Section 38 allows a credit against tax for investments in certain property in an amount determined under section 46. Section 46(e)(3)(B) provides, in relevant part, that a noncorporate lessor, such as GTC, is entitled to investment tax credit under section 38 with respect to leased property only if: (1) the lease term for the property is less than 50 percent of the useful life of the property, and (2) during the first 12 months after the property is leased, deductions allowable to the lessor solely under section 162 with respect to the lease of the property exceed 15 percent of the rental income from the property.

Respondent concedes that deductions allowable under section 162 exceed 15 percent of the rental income from the property, and that therefore the second element of the test is met. The issue before us is whether the lease term for the leased property is less than 50 percent of its useful life. Whether the lease satisfies this requirement is a question of fact, and petitioners bear the burden of proof with respect to this issue. Rule 142(a); Welch v. Helvering, supra.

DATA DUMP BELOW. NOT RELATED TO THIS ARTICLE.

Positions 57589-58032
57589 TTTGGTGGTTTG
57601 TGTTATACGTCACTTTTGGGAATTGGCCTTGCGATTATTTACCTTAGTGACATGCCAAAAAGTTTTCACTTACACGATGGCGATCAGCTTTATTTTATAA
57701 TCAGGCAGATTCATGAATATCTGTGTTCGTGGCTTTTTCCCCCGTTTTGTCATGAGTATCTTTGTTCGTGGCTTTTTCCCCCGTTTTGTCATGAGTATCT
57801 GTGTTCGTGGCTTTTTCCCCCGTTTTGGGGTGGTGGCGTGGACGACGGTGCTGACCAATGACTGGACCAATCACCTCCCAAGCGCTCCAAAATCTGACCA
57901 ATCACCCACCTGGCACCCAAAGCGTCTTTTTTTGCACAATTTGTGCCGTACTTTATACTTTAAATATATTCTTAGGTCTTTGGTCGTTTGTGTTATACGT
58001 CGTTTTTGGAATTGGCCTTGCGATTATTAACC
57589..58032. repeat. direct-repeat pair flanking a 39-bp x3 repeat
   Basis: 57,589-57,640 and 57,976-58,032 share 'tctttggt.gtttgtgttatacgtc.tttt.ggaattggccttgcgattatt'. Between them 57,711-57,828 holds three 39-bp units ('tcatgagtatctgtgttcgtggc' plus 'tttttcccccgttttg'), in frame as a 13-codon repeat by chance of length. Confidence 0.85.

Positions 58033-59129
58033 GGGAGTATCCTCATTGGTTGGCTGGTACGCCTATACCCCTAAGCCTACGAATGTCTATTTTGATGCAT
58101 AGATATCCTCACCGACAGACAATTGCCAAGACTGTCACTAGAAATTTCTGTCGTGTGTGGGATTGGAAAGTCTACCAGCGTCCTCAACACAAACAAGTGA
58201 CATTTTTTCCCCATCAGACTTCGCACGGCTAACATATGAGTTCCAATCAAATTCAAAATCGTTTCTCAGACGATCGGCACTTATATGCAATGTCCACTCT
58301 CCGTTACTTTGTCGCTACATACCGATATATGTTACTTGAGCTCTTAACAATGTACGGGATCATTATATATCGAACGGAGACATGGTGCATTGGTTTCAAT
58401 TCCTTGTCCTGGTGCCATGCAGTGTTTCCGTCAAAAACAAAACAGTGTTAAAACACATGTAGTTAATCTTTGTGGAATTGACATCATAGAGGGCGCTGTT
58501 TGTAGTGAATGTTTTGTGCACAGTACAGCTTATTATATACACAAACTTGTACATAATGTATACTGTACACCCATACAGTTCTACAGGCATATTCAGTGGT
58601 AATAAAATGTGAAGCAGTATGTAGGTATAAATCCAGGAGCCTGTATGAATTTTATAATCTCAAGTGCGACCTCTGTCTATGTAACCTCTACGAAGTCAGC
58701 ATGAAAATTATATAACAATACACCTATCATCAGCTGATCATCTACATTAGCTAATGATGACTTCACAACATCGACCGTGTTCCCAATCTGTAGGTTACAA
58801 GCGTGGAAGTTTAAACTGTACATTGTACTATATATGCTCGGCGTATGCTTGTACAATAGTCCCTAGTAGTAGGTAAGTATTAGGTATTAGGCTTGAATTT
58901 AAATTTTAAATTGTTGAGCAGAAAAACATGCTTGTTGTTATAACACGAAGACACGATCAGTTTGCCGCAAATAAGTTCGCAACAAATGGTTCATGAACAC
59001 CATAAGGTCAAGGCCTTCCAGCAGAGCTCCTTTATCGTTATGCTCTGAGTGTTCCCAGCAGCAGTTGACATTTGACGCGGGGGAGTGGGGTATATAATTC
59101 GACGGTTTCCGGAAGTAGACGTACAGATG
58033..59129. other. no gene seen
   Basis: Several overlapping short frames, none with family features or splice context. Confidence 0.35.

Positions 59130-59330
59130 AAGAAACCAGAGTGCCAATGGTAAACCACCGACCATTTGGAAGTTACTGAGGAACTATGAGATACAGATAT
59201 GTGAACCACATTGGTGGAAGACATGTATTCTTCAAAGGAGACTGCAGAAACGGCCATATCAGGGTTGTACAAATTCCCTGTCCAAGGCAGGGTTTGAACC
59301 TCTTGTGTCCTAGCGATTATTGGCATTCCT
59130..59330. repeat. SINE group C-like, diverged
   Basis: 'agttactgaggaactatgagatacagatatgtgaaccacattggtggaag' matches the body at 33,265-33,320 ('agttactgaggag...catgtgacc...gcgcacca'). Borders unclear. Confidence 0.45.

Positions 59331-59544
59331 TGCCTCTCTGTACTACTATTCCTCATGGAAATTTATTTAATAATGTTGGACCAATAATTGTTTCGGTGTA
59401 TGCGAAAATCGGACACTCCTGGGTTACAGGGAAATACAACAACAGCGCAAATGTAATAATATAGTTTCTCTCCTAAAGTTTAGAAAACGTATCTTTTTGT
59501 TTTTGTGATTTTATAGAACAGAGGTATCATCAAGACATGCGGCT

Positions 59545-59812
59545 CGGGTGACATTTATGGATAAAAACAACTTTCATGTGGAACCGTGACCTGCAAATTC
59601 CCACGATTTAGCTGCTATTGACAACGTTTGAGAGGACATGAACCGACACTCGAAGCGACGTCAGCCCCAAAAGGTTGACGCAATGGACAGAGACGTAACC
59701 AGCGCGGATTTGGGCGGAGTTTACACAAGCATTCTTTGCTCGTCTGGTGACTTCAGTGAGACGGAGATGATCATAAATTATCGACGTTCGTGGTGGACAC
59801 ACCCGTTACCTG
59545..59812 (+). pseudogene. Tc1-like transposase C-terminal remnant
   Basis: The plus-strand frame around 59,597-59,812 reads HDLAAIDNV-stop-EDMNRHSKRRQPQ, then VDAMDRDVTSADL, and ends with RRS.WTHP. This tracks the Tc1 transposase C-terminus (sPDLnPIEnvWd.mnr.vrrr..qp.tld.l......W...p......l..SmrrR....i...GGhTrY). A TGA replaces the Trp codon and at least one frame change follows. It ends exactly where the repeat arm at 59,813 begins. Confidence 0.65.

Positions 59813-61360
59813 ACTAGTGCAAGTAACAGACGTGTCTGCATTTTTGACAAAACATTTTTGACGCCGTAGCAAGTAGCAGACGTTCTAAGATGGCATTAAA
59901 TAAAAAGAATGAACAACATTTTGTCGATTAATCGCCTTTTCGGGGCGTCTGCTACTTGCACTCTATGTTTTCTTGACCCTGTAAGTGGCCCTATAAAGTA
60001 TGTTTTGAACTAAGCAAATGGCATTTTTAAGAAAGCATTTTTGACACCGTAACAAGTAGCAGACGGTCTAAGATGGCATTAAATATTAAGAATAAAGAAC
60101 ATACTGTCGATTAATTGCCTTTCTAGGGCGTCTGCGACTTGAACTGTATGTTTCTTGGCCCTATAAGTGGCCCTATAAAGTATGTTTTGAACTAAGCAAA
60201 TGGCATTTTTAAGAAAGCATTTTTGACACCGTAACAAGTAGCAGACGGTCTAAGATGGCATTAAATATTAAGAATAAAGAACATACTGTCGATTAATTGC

The duration of a lease is decided based on the realistic contemplation of the parties when the lease was entered into. 2 Owen v. Commissioner [89-2 USTC ╤ 9476], 881 F.2d 832, 834 (9th Cir. 1989), affg. a Memorandum Opinion of this Court; Hokanson v. Commissioner [84-1 USTC ╤ 9217], 730 F.2d 1245, 1248 (9th Cir. 1984), affg. a Memorandum Opinion of this Court [Dec. 39,206(M)]. If there is a reasonable certainty that the lessee will continue leasing the property beyond the period stated in the lease, the lease term is indefinite. G.W. Van Keppel Co. v. Commissioner [61-2 USTC ╤ 9725], 295 F.2d 767, 770-771 (8th Cir. 1961), affg. a Memorandum Opinion of this Court [Dec. 24,411(M)], Sanders v. Commissioner [Dec. 41,513(M)], T.C. Memo. 1984-511, affd. without published opinion 770 F.2d 174 (11th Cir. 1985).

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2 But see McNamara v. Commissioner [87-2 USTC ╤ 9481], 827 F.2d 168 (7th Cir. 1987), revg. and remanding a Memorandum Opinion of this Court [Dec. 43,189(M)], holding that the parties' realistic contemplation that a lease may extend beyond its stated term is insufficient to show that there has been a real shifting of all economic risk associated with the leased property from noncorporate lessor to lessee, and hence that the lease is a "sham."